Isn’t my propeller grinder good enough?

in Buying Coffee, Coffee Gear

cuisinart-grind-central-coffee-grinder-dcg-12bc     There are two kinds of electrical grinders: the propeller grinder and the burr grinder.

If you open the lid to your grinder and there’s a propeller inside…well, you get the idea.  If your grinder has one chamber into which you load whole beans, and a second chamber that collects the ground coffee, you have a burr grinder.

This week, I wrote a primer on the different grind types, and how they suit different methods of brewing coffee.  In it, I stressed investing in a burr grinder, and that prompted some questions as to whether or not a propeller grinder is “good enough”.

Read: What is the proper grind setting to make coffee?

What’s the big deal with a burr grinder?  Here are some things you need to know!

1) You get an inconsistent grind with a propeller grinder.  If you look at the coffee you’ve ground, some of it is ground coarse, some fine, and some in-between.  There’s no way to get the consistent grind you need for the way you’re brewing coffee.  The ground coffee doesn’t collect in the second chamber of the burr grinder unless it’s consistent with the grind setting you’ve selected.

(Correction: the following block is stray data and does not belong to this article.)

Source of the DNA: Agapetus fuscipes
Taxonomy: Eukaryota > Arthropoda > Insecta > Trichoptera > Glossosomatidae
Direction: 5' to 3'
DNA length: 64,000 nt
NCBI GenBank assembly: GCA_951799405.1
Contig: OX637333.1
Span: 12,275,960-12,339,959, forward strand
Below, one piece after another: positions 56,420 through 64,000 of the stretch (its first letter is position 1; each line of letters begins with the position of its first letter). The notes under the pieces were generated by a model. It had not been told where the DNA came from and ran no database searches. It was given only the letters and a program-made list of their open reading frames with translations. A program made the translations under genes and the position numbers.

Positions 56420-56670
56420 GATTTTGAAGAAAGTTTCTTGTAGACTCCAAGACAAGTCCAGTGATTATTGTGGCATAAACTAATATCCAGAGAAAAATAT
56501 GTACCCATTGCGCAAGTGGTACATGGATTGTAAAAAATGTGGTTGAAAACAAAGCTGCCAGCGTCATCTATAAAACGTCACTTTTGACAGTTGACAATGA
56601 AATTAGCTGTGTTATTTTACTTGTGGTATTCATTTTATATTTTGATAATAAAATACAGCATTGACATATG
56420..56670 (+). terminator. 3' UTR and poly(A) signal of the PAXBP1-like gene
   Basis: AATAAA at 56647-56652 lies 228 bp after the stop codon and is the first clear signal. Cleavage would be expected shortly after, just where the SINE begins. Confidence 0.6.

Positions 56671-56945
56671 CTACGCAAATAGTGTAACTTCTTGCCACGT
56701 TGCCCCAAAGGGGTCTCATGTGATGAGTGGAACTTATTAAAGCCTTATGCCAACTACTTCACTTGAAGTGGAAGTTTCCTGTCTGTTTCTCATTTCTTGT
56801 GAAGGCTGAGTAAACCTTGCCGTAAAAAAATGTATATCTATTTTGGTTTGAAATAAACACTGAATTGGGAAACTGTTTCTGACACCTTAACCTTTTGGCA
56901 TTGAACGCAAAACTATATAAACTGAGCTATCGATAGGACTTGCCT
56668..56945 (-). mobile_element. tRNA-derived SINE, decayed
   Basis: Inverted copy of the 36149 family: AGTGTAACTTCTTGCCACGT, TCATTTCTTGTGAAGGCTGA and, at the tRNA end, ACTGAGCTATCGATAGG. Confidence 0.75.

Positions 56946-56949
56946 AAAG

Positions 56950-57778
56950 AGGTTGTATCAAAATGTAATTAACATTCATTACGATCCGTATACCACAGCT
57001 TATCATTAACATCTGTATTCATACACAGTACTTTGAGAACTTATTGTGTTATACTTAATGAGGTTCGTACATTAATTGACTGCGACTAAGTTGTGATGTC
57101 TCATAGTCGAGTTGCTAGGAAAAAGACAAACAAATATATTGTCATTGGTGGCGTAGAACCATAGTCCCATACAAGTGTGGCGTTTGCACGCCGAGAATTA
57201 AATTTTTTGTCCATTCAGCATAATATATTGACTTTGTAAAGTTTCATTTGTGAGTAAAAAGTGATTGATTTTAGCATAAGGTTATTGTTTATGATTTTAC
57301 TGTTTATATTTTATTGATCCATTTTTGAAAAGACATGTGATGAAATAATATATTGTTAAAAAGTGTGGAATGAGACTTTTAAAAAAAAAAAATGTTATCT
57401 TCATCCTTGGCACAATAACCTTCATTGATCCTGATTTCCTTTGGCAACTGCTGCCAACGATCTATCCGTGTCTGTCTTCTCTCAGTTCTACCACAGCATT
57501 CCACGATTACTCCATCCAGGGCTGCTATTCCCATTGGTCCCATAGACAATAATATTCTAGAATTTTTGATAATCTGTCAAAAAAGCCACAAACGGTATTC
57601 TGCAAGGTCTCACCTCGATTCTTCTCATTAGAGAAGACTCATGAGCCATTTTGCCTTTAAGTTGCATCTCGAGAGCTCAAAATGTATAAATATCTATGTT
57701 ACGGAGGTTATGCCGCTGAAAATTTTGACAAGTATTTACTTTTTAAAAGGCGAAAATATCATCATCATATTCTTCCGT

cuisinartgrinder

2) An older propeller grinder will burn your coffee.  All of that coffee is flying around in the one chamber with a propeller that produces heat as it turns.  Heat is an enemy of coffee.  It will sap flavor from the coffee in your cup.

3) You can’t select a grind type.  Check out the article above and you’ll see that each different method of brewing coffee calls for a different grind type.  The best you can do with a propeller grinder is determine that a certain number of seconds that you grind corresponds to a grind type (ex. four seconds = coarse grind, eight seconds = fine grind).  Even if you have such a system, remember that the propeller will slow down over time.  That doesn’t just mean you’ll have to grind longer, but re-read point #2 above, it’s burning your coffee.  Then, re-read point #1 above, it won’t be consistent anyway.

I recommend you make the investment in a burr grinder that provides you with a grind that is consistent, that isn’t burning the coffee, and that properly corresponds to your brewing method.  You can get a great one by Cuisinart for $50 or less.

Check out our Coffee Grinder Report Card, to see our consumers report on how burr grinders stack up.

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